BOISE, Idaho – An Idaho lawmaker who publicized the name of a 19-year-old intern who accused another state lawmaker of rape will face a legislative ethics hearing over her actions next month.
The House Ethics and Policy Committee found probable cause that Rep. Priscilla Giddings, a Republican from the tiny town of White Bird, engaged in “conduct unbecoming a representative, which is detrimental to the integrity of the House as a legislative body,” the committee announced Tuesday.
The finding came after two formal complaints — including one signed by a bipartisan group of roughly two dozen lawmakers — were filed, alleging Giddings threatened the intern's privacy and safety by sharing her identity and that the lawmaker tried to mislead the ethics committee when asked about it under oath.
Giddings faced criticism and complaints this year after sharing links to a far-right blog post that included the intern's name, photo and details about her life with thousands of people in a newsletter and on social media.
Giddings did not immediately respond to a phone message and email from The Associated Press requesting comment. On Facebook, she claimed a political rival was pushing for the ethics hearing as a form of “dirty politics.”
“As a decorated Air Force officer and a recognized women’s advocate, I take a backseat to no one in standing up for the rights of victims,” Giddings wrote.
The intern had reported to police and legislative leaders that then-Rep. Aaron von Ehlinger, a Republican from Lewiston, had raped her after they went out to dinner.
Von Ehlinger has denied any wrongdoing and said the sexual contact was consensual. An ethics committee found he engaged in “conduct unbecoming” a lawmaker, and he resigned before the full House could vote on whether to remove him from office.
The Ada County prosecutor's office told the AP last week that police were still investigating the allegation against von Ehlinger.
The AP generally doesn't name people who report sexual assaults unless they agree to be publicly identified.
The young woman was repeatedly harassed after she reported the allegation. Rep. Heather Scott, a Republican from Blanchard, sought a copy of the police report and made inquiries into how people who make rape allegations could themselves be charged with a crime. Giddings made disparaging remarks about the woman in a newsletter to constituents that included the links to the blog post with identifying details. Giddings also shared the post on her social media page that has thousands of followers.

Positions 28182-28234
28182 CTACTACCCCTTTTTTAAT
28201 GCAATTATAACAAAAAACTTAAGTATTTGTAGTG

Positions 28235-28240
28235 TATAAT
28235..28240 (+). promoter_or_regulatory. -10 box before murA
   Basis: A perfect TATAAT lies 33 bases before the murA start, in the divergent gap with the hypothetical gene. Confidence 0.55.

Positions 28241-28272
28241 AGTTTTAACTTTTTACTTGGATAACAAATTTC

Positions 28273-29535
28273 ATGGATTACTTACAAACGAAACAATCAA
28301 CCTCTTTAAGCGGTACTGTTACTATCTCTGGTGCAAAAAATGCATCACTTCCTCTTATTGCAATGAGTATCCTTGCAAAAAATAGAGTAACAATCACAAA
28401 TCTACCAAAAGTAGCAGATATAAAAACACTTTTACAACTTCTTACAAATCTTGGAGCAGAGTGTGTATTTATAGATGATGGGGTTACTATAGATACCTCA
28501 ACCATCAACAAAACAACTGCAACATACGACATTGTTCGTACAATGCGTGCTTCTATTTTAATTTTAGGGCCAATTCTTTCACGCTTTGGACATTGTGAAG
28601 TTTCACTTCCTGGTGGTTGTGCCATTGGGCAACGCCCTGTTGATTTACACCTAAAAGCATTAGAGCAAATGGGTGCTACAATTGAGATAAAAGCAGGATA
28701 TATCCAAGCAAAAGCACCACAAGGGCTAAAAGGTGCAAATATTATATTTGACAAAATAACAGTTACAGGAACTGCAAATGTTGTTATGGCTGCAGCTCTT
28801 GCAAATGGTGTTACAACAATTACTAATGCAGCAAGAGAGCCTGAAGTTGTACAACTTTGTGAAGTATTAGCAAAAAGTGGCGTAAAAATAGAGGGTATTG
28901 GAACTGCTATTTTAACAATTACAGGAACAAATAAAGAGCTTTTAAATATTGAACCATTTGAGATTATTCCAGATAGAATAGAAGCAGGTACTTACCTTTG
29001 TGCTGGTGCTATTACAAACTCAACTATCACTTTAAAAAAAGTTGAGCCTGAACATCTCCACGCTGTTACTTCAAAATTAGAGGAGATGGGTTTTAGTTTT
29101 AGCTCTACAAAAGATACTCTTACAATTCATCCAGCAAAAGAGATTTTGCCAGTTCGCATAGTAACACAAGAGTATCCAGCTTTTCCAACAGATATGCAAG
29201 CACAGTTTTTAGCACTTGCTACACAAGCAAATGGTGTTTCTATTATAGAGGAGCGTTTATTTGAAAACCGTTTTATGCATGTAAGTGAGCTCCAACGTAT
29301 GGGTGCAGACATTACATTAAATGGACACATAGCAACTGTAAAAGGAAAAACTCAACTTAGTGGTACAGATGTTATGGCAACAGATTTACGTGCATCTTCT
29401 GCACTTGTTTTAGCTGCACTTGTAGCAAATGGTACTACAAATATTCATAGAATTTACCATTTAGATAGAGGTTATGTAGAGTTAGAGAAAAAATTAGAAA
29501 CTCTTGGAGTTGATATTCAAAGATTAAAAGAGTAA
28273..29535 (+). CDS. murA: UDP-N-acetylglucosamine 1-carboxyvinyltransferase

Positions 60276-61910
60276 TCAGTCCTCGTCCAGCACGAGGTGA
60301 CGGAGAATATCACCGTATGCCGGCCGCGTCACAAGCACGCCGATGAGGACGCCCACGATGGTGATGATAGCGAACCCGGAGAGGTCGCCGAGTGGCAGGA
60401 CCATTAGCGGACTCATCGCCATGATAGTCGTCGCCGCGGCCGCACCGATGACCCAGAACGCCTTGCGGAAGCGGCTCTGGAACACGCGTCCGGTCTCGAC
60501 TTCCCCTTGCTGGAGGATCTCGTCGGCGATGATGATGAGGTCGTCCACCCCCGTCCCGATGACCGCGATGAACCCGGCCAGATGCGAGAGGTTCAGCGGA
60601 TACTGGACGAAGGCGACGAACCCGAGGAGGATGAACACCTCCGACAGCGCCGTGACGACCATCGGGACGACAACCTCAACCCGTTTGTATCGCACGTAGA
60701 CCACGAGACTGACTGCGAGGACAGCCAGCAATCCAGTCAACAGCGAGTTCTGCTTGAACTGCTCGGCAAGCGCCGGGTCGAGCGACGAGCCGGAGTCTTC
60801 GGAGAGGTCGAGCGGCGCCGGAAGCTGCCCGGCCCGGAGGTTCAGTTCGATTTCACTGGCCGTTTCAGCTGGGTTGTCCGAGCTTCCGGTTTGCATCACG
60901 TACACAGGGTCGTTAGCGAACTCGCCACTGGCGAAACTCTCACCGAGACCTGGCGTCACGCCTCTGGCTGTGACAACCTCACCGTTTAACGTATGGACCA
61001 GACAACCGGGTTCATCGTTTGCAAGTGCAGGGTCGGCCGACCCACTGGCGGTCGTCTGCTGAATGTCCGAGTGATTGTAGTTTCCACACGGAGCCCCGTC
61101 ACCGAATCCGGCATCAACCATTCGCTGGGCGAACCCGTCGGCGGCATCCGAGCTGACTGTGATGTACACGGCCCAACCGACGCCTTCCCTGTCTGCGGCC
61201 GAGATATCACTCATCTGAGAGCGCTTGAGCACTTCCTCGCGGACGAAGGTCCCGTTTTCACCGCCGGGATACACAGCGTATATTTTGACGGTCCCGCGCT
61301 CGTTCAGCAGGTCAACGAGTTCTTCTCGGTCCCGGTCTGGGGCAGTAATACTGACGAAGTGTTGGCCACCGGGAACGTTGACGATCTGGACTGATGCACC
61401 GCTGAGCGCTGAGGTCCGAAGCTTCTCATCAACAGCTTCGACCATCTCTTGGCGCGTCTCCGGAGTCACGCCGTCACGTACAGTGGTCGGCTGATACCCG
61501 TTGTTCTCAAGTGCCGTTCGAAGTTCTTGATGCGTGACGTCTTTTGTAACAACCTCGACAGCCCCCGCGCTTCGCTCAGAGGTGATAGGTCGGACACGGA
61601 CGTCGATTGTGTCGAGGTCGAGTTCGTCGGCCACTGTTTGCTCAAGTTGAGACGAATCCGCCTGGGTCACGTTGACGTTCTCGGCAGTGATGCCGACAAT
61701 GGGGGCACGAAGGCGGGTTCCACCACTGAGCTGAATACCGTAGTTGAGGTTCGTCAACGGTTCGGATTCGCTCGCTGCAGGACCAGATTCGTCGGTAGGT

Members of a far-right anti-government group also tried to follow and harass the woman after she was called to testify in von Ehlinger's ethics hearing. She later told the AP that the harassment was overwhelming during an already difficult time.
Under legislative rules, ethics committee investigations can only be triggered if a lawmaker files a formal complaint against a colleague. Those complaints aren't made public unless the committee finds there is probable cause to hold a hearing, so it's unclear if complaints have been made about other lawmakers.
After the harassment was revealed, hundreds of people reached out to legislative leaders to complain about Giddings' actions. Residents also called for the U.S. Air Force Academy to investigate whether Giddings, who is a major in the Air Force Reserves, violated military rules.
The Air Force said in June that “an assessment is ongoing,” but because it's subject to federal privacy rules, the results are not known.
The intern's attorney, Annie Pelletier Hightower with the Idaho Coalition Against Sexual & Domestic Violence, said Giddings publicizing personal details about the woman is “pretty much exactly what every person who experiences sexual violence fears will happen to their information.”
Hightower said she was happy to learn an ethics hearing would be held.
“It's an important step for the state, if we are really invested in creating space where people can report sexual violence,” Hightower said. “I think we should expect better of our lawmakers, and I am happy that there is some process for accountability that is ongoing.”
In a Facebook post Tuesday, Giddings claimed House Speaker Scott Bedke had “weaponized” the ethics hearing against her and asked people to donate to her defense. Both Giddings and Bedke, who couldn’t be immediately reached for comment, are running for lieutenant governor.
After reviewing the formal complaints, the House Ethics Committee found probable cause that “misconduct may have occurred regarding a portion of each complaint.” The public ethics hearing is set for Aug. 2 at the Idaho Statehouse.
In one complaint filed April 19, Rep. Greg Chaney, a Republican from Caldwell, said Giddings mischaracterized the ethics investigation against von Ehlinger on social media, created a hostile work and retaliatory environment for the intern and wrongly accused other lawmakers of illegal conduct by claiming the investigation into von Ehlinger was tainted or done for financial gain.
In the second complaint filed May 3, Bedke and roughly two dozen other Republican and Democratic lawmakers said Giddings should be investigated for two things: first, for harassing and potentially endangering the intern by releasing her identity on social media and making defamatory remarks about her, and second, by trying to mislead ethics committee members who asked Giddings about the social media posts under oath.
Those questions came during von Ehlinger's ethics hearing, when Giddings was called as a witness. The members asked Giddings to confirm that she had posted a picture of the intern, and she said, “That is not correct,” according to the complaint.